Martin Wheatley published his final report into Libor this morning, concluding that though the rate should stay for practical reasons, it needs someone to ‘press the reset button’.
It would have sent a strong message out to scrap the rate and replace it with something new, but Wheatley feared that doing so would ‘pose an unacceptably high risk of significant financial instability, and risk large-scale litigation between parties holding contracts that reference Libor’. In other words, a rate whose failings caused chaos in the banking world would cause even more chaos if it disappeared. The report also noted that though significant damage has been done to its reputation, there has been no noticeable decline in the use of Libor since the scandal broke this summer.
The new-look Libor will be ironed so that many of the flaws which led to the widespread manipulation at banks should disappear. There is to be statutory regulation of Libor submissions. A new administrator will compile and distribute the rate, scrutinise submissions and periodically review Libor. Those submitting the rate will be subject to a new code of conduct, and the British Bankers’ Association should publish individual Libor submissions to make it less attractive to manipulate the rate.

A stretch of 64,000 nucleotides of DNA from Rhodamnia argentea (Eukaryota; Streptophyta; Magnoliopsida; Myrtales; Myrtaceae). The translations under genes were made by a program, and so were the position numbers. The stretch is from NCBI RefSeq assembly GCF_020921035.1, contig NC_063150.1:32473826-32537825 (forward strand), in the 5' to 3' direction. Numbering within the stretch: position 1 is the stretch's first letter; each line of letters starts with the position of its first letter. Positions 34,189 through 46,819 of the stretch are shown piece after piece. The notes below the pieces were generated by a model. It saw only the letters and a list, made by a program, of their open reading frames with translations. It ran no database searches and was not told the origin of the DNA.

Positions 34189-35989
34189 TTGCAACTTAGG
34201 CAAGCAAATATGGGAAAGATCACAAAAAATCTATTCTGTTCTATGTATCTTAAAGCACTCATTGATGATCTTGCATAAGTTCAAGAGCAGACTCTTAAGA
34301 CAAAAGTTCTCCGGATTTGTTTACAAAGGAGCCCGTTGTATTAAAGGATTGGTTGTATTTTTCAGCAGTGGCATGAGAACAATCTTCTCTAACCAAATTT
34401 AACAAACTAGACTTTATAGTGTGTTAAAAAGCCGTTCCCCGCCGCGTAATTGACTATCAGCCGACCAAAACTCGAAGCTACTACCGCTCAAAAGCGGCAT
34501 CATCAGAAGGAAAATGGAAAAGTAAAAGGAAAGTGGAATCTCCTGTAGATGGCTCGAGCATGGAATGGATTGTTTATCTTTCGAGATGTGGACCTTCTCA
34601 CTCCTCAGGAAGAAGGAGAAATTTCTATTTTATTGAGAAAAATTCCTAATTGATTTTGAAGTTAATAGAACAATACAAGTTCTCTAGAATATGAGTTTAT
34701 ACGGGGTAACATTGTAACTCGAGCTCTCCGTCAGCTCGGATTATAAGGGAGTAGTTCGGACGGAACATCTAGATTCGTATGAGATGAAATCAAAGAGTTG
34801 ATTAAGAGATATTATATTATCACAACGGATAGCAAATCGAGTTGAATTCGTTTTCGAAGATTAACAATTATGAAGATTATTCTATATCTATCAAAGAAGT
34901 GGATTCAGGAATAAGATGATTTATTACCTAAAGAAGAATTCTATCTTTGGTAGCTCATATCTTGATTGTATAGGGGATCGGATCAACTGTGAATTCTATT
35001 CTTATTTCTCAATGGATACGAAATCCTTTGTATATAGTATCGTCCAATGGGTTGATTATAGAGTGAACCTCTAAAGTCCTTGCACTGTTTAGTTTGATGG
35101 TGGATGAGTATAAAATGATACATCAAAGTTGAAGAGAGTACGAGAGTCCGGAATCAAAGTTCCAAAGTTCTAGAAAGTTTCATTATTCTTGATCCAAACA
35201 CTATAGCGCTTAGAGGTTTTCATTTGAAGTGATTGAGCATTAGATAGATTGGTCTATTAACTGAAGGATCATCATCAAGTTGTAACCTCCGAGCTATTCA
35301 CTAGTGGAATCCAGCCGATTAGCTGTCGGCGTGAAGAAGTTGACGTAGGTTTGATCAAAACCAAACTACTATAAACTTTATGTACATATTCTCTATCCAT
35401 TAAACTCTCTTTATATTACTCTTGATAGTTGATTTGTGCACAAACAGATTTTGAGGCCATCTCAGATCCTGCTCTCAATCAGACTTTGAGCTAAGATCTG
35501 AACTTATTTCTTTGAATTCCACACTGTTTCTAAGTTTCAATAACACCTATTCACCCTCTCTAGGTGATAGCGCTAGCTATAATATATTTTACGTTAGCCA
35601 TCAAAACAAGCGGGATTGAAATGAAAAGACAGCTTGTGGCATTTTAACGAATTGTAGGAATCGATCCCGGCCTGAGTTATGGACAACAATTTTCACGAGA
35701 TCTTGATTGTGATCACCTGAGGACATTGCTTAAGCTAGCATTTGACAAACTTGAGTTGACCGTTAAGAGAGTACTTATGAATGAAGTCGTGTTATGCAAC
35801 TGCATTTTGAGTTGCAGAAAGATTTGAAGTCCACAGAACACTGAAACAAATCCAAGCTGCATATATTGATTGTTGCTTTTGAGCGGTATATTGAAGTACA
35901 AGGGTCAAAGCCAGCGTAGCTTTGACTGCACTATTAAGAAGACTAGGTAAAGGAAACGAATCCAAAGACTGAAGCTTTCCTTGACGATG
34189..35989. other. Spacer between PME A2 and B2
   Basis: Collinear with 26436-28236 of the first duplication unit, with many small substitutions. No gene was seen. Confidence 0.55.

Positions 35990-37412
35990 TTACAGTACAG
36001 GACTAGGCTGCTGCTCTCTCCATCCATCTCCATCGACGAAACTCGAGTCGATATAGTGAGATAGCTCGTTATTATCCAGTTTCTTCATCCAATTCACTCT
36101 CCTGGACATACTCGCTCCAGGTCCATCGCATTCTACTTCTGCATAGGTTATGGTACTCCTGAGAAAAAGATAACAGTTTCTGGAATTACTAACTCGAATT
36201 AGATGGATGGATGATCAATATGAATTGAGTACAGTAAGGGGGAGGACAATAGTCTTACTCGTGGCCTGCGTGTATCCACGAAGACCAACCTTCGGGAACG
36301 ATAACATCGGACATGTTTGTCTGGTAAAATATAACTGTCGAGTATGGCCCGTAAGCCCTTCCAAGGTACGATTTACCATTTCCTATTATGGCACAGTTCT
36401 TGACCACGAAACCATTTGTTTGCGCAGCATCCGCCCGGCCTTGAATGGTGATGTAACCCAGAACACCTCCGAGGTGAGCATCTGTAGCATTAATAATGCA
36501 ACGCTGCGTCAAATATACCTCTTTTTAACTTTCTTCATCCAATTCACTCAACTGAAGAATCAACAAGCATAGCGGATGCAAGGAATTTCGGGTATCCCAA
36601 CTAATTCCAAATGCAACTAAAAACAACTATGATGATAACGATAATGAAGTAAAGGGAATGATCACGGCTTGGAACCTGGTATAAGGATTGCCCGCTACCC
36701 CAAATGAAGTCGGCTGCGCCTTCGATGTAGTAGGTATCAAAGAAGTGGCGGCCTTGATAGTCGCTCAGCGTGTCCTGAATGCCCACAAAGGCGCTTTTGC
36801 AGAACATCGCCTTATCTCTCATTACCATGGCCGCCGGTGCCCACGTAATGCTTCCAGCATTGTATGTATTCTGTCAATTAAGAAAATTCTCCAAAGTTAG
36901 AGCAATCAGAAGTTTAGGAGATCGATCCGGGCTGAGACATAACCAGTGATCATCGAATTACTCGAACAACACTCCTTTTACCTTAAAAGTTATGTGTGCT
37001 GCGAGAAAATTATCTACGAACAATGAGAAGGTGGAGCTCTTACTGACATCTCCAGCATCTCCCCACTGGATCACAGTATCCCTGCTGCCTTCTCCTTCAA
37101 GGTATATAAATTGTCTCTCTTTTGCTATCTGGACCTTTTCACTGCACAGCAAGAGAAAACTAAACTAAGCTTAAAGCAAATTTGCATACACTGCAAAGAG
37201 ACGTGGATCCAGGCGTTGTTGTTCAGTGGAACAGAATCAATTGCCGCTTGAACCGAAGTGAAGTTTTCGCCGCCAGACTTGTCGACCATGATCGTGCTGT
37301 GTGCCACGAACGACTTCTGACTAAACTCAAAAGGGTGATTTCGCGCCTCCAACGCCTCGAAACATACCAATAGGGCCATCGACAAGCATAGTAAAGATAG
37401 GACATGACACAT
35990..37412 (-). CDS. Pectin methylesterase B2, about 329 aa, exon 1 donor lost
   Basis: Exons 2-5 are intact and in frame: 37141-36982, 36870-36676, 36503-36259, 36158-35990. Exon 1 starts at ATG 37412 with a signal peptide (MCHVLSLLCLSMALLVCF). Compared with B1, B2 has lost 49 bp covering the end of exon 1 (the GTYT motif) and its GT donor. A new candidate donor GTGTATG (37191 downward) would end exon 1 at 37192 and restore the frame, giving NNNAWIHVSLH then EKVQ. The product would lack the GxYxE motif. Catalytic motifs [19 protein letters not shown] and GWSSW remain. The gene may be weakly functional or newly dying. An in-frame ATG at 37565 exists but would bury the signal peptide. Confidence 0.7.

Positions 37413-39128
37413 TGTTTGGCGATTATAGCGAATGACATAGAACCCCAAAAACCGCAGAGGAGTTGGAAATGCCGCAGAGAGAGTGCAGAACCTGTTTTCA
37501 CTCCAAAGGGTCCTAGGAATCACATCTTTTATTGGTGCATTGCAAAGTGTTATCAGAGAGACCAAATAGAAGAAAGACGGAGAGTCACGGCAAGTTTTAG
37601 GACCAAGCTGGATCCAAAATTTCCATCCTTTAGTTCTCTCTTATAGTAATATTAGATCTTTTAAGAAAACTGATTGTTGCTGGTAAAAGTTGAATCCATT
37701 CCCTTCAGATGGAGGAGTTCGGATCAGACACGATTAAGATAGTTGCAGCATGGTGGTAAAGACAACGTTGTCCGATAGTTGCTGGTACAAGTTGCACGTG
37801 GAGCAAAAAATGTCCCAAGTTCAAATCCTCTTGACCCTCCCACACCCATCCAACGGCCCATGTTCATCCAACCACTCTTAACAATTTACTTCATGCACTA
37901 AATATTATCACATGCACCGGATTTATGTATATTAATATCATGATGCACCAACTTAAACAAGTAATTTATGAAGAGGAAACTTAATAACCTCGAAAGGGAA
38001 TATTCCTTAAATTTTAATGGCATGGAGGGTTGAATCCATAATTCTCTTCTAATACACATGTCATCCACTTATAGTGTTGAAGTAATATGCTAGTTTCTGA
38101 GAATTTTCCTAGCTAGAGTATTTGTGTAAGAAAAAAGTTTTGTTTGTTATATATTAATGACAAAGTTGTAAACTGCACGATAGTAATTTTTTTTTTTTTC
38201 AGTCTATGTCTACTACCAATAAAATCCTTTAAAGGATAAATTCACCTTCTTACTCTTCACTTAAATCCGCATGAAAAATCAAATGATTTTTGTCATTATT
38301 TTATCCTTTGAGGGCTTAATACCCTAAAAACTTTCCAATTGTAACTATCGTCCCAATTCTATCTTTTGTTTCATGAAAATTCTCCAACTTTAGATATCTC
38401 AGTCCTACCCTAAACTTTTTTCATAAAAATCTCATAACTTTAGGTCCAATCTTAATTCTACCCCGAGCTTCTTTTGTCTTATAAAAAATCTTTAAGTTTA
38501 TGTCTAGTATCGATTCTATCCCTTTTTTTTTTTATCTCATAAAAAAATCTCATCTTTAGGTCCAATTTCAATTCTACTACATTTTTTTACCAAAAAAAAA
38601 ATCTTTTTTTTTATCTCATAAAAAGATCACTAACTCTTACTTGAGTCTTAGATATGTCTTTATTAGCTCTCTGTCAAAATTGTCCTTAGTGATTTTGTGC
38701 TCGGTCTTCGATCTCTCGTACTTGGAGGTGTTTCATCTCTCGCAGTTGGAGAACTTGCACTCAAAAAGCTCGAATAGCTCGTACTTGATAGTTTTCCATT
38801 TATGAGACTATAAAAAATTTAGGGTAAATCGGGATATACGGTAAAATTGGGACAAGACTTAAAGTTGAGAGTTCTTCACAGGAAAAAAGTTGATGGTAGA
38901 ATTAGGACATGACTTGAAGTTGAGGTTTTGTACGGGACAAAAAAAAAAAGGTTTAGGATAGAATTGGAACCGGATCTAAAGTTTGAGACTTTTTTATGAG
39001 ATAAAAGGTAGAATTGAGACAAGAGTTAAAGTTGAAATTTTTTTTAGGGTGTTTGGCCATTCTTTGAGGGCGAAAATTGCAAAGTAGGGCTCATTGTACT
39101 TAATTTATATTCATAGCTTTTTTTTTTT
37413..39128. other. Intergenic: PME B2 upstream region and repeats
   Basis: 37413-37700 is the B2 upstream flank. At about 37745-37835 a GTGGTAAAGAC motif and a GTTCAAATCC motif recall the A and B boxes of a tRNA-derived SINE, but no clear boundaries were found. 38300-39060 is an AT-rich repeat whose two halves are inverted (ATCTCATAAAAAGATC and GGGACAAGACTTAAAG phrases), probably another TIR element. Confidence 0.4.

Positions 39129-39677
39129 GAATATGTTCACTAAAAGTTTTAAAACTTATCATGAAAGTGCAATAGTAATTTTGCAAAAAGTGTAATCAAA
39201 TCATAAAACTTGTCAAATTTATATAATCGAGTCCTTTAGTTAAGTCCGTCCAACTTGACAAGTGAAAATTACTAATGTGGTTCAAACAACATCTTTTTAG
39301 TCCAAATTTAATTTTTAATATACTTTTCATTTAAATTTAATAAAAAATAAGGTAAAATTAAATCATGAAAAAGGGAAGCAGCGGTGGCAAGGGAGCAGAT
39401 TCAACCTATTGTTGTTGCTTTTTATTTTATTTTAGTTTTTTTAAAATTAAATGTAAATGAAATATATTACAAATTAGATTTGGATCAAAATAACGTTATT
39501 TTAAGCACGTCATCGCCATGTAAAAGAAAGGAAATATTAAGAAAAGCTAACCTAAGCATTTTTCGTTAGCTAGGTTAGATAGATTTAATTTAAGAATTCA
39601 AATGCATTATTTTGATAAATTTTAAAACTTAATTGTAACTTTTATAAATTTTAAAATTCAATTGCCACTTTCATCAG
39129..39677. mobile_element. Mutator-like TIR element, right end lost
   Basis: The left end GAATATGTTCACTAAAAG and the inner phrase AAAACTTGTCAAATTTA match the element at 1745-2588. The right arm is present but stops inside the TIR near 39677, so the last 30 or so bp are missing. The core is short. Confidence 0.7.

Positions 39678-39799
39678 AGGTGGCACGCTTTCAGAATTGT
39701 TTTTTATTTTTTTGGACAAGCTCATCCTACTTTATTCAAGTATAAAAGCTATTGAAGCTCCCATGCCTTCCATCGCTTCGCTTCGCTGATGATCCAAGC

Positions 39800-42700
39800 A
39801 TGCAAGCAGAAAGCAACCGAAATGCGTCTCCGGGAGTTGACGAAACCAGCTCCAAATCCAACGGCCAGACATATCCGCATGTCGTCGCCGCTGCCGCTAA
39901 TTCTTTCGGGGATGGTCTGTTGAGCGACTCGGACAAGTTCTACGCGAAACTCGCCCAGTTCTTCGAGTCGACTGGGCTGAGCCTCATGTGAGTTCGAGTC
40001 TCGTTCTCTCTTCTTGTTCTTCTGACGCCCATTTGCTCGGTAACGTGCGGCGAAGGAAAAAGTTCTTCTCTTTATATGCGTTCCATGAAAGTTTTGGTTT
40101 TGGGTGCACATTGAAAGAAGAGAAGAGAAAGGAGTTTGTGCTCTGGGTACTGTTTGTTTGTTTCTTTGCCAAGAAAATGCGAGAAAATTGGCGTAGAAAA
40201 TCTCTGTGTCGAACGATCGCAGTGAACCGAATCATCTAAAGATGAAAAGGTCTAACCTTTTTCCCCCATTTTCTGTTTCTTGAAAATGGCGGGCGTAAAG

Lady Hogg, head of the Financial Reporting Council, will now lead the selection process for the independent administrator of Libor. It is on this new body’s shoulders that the credibility of the overhauled rate – and the future success of the City of London – will rest. As we’ve warned on Coffee House before, other financial centres around the world are desperate to use scandals that emerge from what Vince Cable called the ‘cesspit’ as a means of undermining London for their own benefit. A rate that is not the plaything of irresponsible dealers, and a regulator that is not preoccupied with other events or ill-equipped to tell the difference between malfunctioning markets and dishonest ones are essential elements in the City’s survival.Tags: banking, Libor, UK politics